Why Web 3 Companies Crash So Often, According to Crypto VC Grace Isford – TechCrunch


On: Chain reaction This week, podcast host Lux Capital’s newest investor, Grace Isford, joined us to talk about the opaque but crucial world of web3 infrastructure. At Lux, Isford invests behind-the-scenes companies to make sure cryptocurrencies are secure enough to avoid hackers.

Prior to joining Lux this February, Isford was an investor in Canvas Ventures, which focused on enterprise software fintech. The introduction of the data infrastructure he worked on at Canvas exposed him to “uniquely sharing data across companies” across Web 3, pushing his core to crypto, he said.

“It got me out of the rabbit hole, and then I invested in myself,” Isford said. “I started crop farming, which coincided with my move to New York, where many of my friends also live in the crypto-VC ecosystem.”

Isford says his investment approach in web3 is rooted in what he calls his “scope of competence,” or the area in which he can compete with others in the space.

“NFT investing is very different from DeFi investing, which is very different from investing in crypto data infrastructure,” he said. they should probably choose their sweet spot. “In their primary jurisdiction,” Isford said.

Isford’s own “competence range”, based on his past experience, is in the fintech infrastructure of enterprises, so we asked him what he thought were the biggest challenges for web 3 infrastructure providers.

Compared to web2, Isford said web3 has no enterprise-level security solutions. Alchemy և Infura are the only two major service providers in the industry, which means that most cryptocurrencies depend on two infrastructure providers to manage their data.

“It simply came to our notice then [in web3]”, Said Isford, citing the latter Disable Metamask և Ethereum dApp which originated from Infura և February Wormhole bridge fracture.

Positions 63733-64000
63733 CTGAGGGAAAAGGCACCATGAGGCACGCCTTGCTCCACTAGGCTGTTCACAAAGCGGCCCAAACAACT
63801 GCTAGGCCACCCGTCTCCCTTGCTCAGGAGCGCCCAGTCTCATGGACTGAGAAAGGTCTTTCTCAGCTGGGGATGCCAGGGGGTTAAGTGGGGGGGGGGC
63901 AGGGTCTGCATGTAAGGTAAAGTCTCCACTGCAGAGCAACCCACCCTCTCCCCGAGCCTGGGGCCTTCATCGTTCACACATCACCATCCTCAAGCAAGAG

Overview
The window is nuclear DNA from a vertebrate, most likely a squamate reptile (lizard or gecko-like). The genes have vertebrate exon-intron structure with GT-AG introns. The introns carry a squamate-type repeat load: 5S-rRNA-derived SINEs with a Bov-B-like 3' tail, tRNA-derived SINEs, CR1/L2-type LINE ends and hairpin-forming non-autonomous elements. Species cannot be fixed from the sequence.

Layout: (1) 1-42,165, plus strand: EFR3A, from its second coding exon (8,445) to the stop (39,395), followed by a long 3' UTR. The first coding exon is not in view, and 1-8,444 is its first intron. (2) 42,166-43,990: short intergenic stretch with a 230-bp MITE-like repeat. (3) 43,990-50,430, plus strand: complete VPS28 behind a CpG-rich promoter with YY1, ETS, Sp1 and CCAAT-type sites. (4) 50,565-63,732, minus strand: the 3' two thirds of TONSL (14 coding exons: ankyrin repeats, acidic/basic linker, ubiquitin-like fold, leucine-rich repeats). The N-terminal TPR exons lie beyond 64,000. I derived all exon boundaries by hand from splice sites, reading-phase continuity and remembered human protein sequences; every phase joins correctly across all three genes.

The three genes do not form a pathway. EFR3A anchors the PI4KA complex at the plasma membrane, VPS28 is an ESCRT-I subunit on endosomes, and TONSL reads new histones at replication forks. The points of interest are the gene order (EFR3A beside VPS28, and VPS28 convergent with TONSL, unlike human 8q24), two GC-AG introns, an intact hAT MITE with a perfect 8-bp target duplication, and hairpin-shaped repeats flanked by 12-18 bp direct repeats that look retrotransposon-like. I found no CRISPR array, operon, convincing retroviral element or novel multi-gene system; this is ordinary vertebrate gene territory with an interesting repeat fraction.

While a number of startups are working on security solutions, Isford said the technology is “still quite new” when it comes to developer tools, data infrastructure monitoring and storage.

Another potential challenge is managing fraud risk, Isford added.

“I think [that issue] keeps a lot of people away from the crypto world right now [because they’re] “They are afraid of losing all their money if they go too deep into the crypto,” said Isford.

Isford is optimistic that companies will be able to create more reliable solutions due to the massive influx of investments in web3 startups over the past year.

“I think TRM Labs, Chainalysis, and a few other companies in this area have 10 times the potential for compliance compliance, because you just do not have it on the scale that we have built these sophisticated AML systems. “The financial infrastructure side of the web2 world,” said Isford, referring to traditional financial institutions’ anti-money laundering technology.

Better fraud and risk management systems are a prerequisite for more institutional money flowing into cryptocurrencies, Isford said. As companies like Fidelity, Goldman Sachs and JP Morgan continue to make progress in crypto, the market will mature.

“I think one of the biggest features of crypto right now is security, if you can build more reliable smart contracts on a scale, but you can not have a reliable system if it is not secure, right?” “And you can not run the system safely if you do not know who is on the system, so I think security is probably one of the most important parts of our priorities,” said Isford.



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